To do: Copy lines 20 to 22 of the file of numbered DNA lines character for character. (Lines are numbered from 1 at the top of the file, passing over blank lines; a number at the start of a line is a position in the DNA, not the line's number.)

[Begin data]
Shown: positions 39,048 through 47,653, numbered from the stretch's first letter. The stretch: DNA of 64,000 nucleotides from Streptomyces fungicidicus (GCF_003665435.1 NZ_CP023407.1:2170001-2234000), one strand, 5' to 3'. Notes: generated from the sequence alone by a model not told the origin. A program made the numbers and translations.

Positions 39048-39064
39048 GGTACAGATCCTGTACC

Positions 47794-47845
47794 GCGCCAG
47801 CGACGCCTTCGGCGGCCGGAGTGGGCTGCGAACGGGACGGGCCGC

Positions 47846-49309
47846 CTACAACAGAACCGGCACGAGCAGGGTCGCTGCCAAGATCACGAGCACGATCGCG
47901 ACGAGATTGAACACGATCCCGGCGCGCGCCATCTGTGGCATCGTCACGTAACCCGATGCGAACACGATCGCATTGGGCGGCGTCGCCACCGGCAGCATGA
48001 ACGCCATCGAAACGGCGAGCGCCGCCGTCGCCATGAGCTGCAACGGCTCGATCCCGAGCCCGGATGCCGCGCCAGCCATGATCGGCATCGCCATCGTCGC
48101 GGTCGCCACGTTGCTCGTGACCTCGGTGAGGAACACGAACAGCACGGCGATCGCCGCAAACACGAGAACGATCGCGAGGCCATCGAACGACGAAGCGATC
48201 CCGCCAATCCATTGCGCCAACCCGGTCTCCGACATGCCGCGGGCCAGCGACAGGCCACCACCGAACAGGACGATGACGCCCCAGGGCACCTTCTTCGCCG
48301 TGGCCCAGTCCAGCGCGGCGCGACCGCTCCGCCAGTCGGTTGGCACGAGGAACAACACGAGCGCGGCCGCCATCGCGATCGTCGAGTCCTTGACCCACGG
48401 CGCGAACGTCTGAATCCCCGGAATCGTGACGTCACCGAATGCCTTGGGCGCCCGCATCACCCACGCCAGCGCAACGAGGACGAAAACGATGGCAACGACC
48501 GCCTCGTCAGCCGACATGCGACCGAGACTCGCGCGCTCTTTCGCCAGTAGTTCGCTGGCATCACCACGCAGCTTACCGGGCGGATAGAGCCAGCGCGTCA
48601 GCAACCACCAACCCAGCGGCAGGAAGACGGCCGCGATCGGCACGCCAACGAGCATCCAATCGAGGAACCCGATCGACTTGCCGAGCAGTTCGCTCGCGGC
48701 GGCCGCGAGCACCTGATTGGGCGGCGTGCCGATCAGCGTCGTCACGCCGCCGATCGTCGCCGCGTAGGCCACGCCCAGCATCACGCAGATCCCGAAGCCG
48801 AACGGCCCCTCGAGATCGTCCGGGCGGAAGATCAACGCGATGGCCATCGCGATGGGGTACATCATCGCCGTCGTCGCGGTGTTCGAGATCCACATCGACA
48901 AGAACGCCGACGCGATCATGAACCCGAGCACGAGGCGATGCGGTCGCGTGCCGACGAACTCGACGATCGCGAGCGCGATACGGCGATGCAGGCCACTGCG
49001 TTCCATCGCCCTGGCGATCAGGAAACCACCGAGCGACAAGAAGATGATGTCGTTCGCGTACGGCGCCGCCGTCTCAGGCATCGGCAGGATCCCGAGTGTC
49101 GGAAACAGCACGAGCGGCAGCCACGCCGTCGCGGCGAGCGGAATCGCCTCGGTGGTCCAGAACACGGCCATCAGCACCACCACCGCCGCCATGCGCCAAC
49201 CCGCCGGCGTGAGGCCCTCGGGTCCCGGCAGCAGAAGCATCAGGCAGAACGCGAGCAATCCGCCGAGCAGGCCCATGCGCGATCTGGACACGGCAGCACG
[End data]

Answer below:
49001 TTCCATCGCCCTGGCGATCAGGAAACCACCGAGCGACAAGAAGATGATGTCGTTCGCGTACGGCGCCGCCGTCTCAGGCATCGGCAGGATCCCGAGTGTC
49101 GGAAACAGCACGAGCGGCAGCCACGCCGTCGCGGCGAGCGGAATCGCCTCGGTGGTCCAGAACACGGCCATCAGCACCACCACCGCCGCCATGCGCCAAC
49201 CCGCCGGCGTGAGGCCCTCGGGTCCCGGCAGCAGAAGCATCAGGCAGAACGCGAGCAATCCGCCGAGCAGGCCCATGCGCGATCTGGACACGGCAGCACG